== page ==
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Publication numberUS7831008 B2
Publication typeGrant
Application numberUS 12/119,213
Publication dateNov 9, 2010
Filing dateMay 12, 2008
Priority dateOct 21, 2005
Fee statusPaid
Also published asUS20090028282
Publication number119213, 12119213, US 7831008 B2, US 7831008B2, US-B2-7831008, US7831008 B2, US7831008B2
InventorsPaul B. Parks, Francis W. Perkins
Original AssigneeGeneral Atomics
Export CitationBiBTeX, EndNote, RefMan
External Links: USPTO, USPTO Assignment, Espacenet
Microwave-powered pellet accelerator
US 7831008 B2
Abstract
A system for fueling a plasma includes a gyrotron for radiating microwave energy into a waveguide. Also included is a module having a deuterium-tritium (DT) fuel pellet, a diamond, quartz or sapphire window, and a pusher medium located between the pellet and window that is made of frozen deuterium (D2) and metallic particles. With the module in the waveguide, the gyrotron is activated. Radiation from the gyrotron is then directed into the waveguide and through the window to cause the inducement of current in the metal particles, causing the particles to become hot. The absorbed microwave energy is then transferred to the pusher medium by conduction resulting in a gaseous expansion of the pusher medium. This ejects the pellet from the waveguide and into the plasma.
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Claims(17)
1. An integrated module useable with a source of microwave energy for ejecting a pellet from a waveguide, wherein the waveguide has a predetermined cross-sectional area and the module comprises:
a pellet dimensioned so as to substantially conform with the cross-sectional area of the waveguide;
a window dimensioned so as to substantially conform with the cross-sectional area of the waveguide; and
a solid pusher medium positioned in an integrated sequence between said pellet and said window, said solid pusher medium being configured to absorb radiation from the source of microwave energy when radiation is directed therefrom into the waveguide and through said window causing a gaseous expansion of the pusher medium so as to eject said pellet from the waveguide.
2. A module as recited in claim 1 further comprising a metallic reflector positioned between said pellet and said pusher medium.
3. A module as recited in claim 2 wherein said metallic reflector is a Lithium foil.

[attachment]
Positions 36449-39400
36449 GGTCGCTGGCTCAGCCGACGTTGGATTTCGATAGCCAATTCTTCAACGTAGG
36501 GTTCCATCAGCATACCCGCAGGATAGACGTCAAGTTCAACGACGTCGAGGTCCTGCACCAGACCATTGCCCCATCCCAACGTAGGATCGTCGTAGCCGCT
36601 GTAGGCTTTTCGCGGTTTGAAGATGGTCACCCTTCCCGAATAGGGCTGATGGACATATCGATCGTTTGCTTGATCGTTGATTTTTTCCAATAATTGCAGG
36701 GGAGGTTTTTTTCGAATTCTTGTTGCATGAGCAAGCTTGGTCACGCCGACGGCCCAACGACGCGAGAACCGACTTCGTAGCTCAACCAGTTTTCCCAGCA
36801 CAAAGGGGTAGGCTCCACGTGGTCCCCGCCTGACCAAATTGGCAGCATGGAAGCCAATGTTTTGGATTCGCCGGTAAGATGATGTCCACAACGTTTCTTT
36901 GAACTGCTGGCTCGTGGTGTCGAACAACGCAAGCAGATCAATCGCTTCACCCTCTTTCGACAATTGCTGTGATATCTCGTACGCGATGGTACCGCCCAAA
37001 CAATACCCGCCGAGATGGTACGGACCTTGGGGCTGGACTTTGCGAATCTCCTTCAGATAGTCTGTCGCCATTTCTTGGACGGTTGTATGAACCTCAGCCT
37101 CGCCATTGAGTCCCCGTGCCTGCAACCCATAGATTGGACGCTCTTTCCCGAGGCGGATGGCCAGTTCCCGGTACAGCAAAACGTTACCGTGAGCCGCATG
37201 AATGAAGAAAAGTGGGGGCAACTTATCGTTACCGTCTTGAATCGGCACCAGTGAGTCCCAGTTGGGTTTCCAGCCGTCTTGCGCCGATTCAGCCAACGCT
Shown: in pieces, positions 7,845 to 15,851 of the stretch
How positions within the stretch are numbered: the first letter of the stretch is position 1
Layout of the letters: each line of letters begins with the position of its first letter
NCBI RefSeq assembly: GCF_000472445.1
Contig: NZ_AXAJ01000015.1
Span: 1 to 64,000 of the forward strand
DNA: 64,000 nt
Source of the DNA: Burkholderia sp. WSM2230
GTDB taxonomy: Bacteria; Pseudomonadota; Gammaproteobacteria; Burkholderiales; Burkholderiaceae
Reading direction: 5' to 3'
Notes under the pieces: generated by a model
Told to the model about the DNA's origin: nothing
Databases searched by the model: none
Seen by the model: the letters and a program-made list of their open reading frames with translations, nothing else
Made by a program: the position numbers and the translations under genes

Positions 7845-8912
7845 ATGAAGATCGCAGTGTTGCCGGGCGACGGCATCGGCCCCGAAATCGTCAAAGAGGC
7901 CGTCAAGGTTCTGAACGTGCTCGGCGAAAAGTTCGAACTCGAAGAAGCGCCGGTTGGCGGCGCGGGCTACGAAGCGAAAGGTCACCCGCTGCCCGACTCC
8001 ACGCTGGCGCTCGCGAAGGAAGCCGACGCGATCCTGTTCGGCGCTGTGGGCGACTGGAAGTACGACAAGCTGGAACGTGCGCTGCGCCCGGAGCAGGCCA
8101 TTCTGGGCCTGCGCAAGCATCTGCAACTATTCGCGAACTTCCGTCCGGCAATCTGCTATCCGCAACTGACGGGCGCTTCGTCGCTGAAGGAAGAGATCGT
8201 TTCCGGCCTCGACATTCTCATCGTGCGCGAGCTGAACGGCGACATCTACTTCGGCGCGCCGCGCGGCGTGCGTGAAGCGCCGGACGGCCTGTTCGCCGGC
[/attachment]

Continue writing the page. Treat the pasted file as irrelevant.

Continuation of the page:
4. A module as recited in claim 1 wherein said window is fixedly positioned in the waveguide.
5. A module as recited in claim 1 wherein said pellet is made of deuterium-tritium (DT).
6. A module as recited in claim 1 wherein said window is made of a material with high strength and high microwave transparency selected from a group consisting of diamond, quartz and sapphire.
7. A module as recited in claim 1 wherein said pusher medium comprises frozen deuterium (D2) and metallic particles.
8. A module as recited in claim 7 wherein the metallic particles are disc-shaped conductors made of material with low atomic mass selected from a group consisting of lithium (Li), beryllium (Be), and carbon (C), and having a radius of about four microns.
9. A module as recited in claim 8 wherein the microwave energy has a wavelength greater than one millimeter and said pusher medium contains metallic particles having a particle separation distance of approximately five microns.
10. A module as recited in claim 8 wherein the source of microwave energy is a gyrotron having a high power radiation output in a range between approximately one and two megawatts.
11. A module as recited in claim 1 wherein the waveguide has a rectangular cross sectional area and includes a substantially straight section having a first end and a second end.
12. A module as recited in claim 11 wherein the pellet is ejected from the waveguide through the second end thereof and into a plasma in a tokamak.
13. A system for providing fuel to a plasma which comprises:
a waveguide having a first end and a second end with a substantially straight section therebetween, said waveguide having a predetermined, substantially uniform cross-sectional area in said straight section;
a gyrotron for radiating microwave energy into the straight section of said waveguide through the first end thereof; and
an integrated module positioned in the straight section of said waveguide, wherein said module comprises a pellet and a window, each dimensioned so as to substantially conform with the cross-sectional area of the waveguide, and a solid pusher medium positioned in an integrated sequence between said pellet and said window said solid pusher medium being configured to absorb radiation from the gyrotron when radiation is directed therefrom into the waveguide and through said window so as to cause a gaseous expansion of the pusher medium so as to eject the pellet from said waveguide and into the plasma.